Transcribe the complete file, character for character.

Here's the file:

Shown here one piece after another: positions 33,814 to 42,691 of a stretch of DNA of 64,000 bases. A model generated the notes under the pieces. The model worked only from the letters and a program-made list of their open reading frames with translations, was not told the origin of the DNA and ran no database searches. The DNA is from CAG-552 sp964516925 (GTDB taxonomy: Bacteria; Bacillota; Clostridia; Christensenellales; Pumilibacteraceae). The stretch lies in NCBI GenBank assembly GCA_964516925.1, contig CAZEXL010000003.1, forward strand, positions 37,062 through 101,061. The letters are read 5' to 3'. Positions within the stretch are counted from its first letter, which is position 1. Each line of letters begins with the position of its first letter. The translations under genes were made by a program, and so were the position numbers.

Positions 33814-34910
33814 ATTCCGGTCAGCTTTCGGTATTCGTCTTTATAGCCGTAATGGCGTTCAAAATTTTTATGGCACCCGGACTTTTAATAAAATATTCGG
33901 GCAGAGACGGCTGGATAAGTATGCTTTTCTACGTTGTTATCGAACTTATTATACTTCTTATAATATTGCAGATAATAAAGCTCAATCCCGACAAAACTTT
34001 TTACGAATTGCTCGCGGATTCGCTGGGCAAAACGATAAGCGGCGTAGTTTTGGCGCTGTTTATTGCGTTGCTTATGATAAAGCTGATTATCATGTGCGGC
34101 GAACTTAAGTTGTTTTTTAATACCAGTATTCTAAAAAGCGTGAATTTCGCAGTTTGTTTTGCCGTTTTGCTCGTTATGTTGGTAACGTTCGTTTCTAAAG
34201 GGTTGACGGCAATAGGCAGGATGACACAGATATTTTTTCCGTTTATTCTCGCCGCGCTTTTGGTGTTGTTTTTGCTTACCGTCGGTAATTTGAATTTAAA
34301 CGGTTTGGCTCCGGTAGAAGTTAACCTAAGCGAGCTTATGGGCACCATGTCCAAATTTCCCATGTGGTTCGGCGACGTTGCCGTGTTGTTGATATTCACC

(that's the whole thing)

Shown here one piece after another: positions 33,814 to 42,691 of a stretch of DNA of 64,000 bases. A model generated the notes under the pieces. The model worked only from the letters and a program-made list of their open reading frames with translations, was not told the origin of the DNA and ran no database searches. The DNA is from CAG-552 sp964516925 (GTDB taxonomy: Bacteria; Bacillota; Clostridia; Christensenellales; Pumilibacteraceae). The stretch lies in NCBI GenBank assembly GCA_964516925.1, contig CAZEXL010000003.1, forward strand, positions 37,062 through 101,061. The letters are read 5' to 3'. Positions within the stretch are counted from its first letter, which is position 1. Each line of letters begins with the position of its first letter. The translations under genes were made by a program, and so were the position numbers.

Positions 33814-34910
33814 ATTCCGGTCAGCTTTCGGTATTCGTCTTTATAGCCGTAATGGCGTTCAAAATTTTTATGGCACCCGGACTTTTAATAAAATATTCGG
33901 GCAGAGACGGCTGGATAAGTATGCTTTTCTACGTTGTTATCGAACTTATTATACTTCTTATAATATTGCAGATAATAAAGCTCAATCCCGACAAAACTTT
34001 TTACGAATTGCTCGCGGATTCGCTGGGCAAAACGATAAGCGGCGTAGTTTTGGCGCTGTTTATTGCGTTGCTTATGATAAAGCTGATTATCATGTGCGGC
34101 GAACTTAAGTTGTTTTTTAATACCAGTATTCTAAAAAGCGTGAATTTCGCAGTTTGTTTTGCCGTTTTGCTCGTTATGTTGGTAACGTTCGTTTCTAAAG
34201 GGTTGACGGCAATAGGCAGGATGACACAGATATTTTTTCCGTTTATTCTCGCCGCGCTTTTGGTGTTGTTTTTGCTTACCGTCGGTAATTTGAATTTAAA
34301 CGGTTTGGCTCCGGTAGAAGTTAACCTAAGCGAGCTTATGGGCACCATGTCCAAATTTCCCATGTGGTTCGGCGACGTTGCCGTGTTGTTGATATTCACC